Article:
For a professional, running programs like AutoCAD, Adobe Suite, etc. a workstation with Nvidia’s Ampere Quadro GPU would be the most suitable. For gaming, you need a GPU that can deliver a high FPS constantly, like Nvidia GTX 1650 (4GB, DDR6).

Professional series cards and Mobileworkstations get regular updates on drivers by OEM like Nvidia and HP. Software vendors also test their new releases on these cards and models before launching in the market. So end-user experience for professional users is seamless on application and HW.

Workstations Require More RAM

When it comes to RAM, higher is better. 8 GB is standard, and can let you play games, but workstations often require much more RAM than that to handle different levels of processing. So here, capacity can range between 32 to 64 GB, and can scale up to 128 GB Ram.

Certified Hardware

Another very important aspect to consider is hardware certification. In some mobile workstations, like HP’s Z Book series, the hardware is certified by most ISVs, which basically makes the machine more stable. It won’t come crashing down in the middle of a critical video you might be rendering, or some other application you might be running.

Gaming laptops aren’t really certified by ISVs, so they’re more prone to crashing while running a demanding application. That’s because they’re not meant to run those applications.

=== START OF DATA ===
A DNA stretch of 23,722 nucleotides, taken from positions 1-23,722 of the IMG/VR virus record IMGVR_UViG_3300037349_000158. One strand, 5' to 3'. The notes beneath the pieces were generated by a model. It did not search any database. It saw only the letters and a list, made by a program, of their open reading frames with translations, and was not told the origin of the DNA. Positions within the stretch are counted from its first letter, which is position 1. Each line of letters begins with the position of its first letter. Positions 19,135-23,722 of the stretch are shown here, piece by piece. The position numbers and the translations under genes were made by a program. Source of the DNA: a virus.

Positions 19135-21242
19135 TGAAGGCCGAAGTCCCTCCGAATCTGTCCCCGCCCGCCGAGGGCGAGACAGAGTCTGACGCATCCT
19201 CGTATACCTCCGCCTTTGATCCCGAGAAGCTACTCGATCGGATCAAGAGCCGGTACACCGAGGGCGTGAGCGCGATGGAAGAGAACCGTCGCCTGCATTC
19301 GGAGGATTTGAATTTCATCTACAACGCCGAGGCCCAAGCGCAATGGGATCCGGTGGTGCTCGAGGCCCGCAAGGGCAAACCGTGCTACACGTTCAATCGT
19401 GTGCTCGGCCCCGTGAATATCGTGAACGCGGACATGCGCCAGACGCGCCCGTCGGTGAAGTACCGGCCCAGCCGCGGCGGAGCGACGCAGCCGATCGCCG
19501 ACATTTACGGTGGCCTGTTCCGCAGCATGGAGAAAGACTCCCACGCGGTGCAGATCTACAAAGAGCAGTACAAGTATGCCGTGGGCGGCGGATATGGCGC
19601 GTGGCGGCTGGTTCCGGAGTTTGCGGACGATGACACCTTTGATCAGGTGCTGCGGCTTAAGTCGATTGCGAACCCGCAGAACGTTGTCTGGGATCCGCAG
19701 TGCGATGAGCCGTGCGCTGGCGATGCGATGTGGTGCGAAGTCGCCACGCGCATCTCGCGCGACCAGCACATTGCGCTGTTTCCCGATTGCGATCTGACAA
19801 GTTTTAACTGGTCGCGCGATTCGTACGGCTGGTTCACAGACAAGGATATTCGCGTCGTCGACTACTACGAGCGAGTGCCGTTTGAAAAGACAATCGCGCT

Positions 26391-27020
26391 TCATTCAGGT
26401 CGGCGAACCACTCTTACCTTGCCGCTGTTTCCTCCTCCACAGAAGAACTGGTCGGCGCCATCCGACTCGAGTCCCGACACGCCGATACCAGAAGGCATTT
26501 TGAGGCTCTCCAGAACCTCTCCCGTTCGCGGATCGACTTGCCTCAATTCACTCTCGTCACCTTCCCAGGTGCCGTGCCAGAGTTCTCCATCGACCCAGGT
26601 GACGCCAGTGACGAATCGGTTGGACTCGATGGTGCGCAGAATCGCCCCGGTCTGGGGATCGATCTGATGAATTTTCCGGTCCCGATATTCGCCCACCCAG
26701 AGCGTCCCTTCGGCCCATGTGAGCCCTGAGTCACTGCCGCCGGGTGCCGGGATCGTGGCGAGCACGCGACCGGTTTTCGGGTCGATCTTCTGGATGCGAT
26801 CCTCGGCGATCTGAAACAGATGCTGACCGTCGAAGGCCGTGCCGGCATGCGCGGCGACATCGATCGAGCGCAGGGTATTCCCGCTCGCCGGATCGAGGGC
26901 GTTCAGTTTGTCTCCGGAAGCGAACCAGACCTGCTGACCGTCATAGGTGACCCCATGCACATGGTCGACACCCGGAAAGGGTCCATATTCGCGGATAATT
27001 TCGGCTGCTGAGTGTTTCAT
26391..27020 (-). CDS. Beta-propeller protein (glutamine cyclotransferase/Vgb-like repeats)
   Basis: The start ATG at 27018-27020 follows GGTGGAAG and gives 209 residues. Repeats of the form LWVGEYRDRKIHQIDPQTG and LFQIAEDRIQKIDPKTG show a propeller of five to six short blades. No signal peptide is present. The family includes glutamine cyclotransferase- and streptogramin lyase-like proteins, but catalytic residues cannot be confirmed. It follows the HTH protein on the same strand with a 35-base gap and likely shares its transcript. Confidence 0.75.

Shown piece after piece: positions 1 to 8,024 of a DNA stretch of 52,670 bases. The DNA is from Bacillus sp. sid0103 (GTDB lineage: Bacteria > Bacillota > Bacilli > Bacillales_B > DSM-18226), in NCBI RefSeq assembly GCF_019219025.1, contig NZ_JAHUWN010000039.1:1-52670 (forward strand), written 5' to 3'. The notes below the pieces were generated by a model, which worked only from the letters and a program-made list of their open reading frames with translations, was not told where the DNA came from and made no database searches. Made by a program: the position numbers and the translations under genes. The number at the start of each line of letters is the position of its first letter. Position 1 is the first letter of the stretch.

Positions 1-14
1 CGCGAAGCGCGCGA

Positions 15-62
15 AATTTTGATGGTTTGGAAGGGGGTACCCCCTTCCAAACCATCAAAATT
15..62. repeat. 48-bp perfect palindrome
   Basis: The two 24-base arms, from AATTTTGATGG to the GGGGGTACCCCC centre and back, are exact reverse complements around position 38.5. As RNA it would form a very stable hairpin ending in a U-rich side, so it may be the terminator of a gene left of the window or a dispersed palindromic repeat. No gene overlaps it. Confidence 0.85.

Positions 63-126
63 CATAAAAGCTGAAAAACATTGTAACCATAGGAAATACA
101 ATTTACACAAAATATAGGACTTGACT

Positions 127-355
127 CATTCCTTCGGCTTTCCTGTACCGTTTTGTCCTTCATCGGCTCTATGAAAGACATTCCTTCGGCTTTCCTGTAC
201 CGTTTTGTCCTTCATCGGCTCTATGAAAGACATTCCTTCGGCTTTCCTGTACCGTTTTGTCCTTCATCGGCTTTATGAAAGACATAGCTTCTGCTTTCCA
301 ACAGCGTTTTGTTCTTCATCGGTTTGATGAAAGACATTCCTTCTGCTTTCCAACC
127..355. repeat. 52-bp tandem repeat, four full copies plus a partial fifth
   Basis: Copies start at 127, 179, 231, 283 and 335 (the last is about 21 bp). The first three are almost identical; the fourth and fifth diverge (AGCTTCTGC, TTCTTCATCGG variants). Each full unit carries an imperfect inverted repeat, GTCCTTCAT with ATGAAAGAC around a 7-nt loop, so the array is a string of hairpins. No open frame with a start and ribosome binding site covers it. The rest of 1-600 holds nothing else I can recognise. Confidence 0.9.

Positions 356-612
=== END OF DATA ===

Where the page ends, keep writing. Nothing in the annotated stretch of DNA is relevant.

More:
Some Recommendations

As both machines use different CPU, GPU and RAM, there are differences in the motherboard, cooling system and construction aesthetic.

One thing to note is that workstations can handle games, but they’re not ideally meant for that. If you’re a serious professional, then you could play during your leisure time. If you are a serious gamer, however, then a gaming laptop is the right choice for you.

For instance, a high-end gamer can check out a gaming laptop like HP OMEN Laptop 15-ek0024TX, which is powered by an Intel Core i7-10750H (2.6 GHz base frequency, up to 5 GHz with Intel Turbo Boost Technology) CPU coupled with 16 GB DDR4-2933 SDRAM, NVIDIA GeForce RTX 2070 with Max-Q (8 GB DDR6) dedicated graphics and 1 TB PCIe NVMe M.2 SSD.

A professional on the other hand who has to work on 3D modelling and other designing software should check out something like the HP ZBook 17 G7 Mobile Workstation. It’s powered by Intel Xeon E 2286M i9-10885H with Intel UHD Graphics P630 (2.4 GHz base frequency, up to 5.0 GHz with Intel Turbo Boost Technology, 16 MB cache, 8 cores) (2.4 GHz base frequency, up to 5.3 GHz with Intel Turbo Boost Technology, 16 MB cache, 8 cores) with NVIDIA Quadro RTX 3000 (6 GB GDDR6 dedicated) based on vPro, coupled with 16 GB DDR4-2666 ECC SDRAM, 1 TB HDD and 512 GB PCIe NVMe SSD and NVIDIA Quadro RTX 3000 (6 GB GDDR6) dedicated graphics.

That’s all about mobile workstations and gaming laptops. As you can see, there’s a stark difference between their specs, and each one is meant for a specific type of people. That’s why, they can’t be interchanged.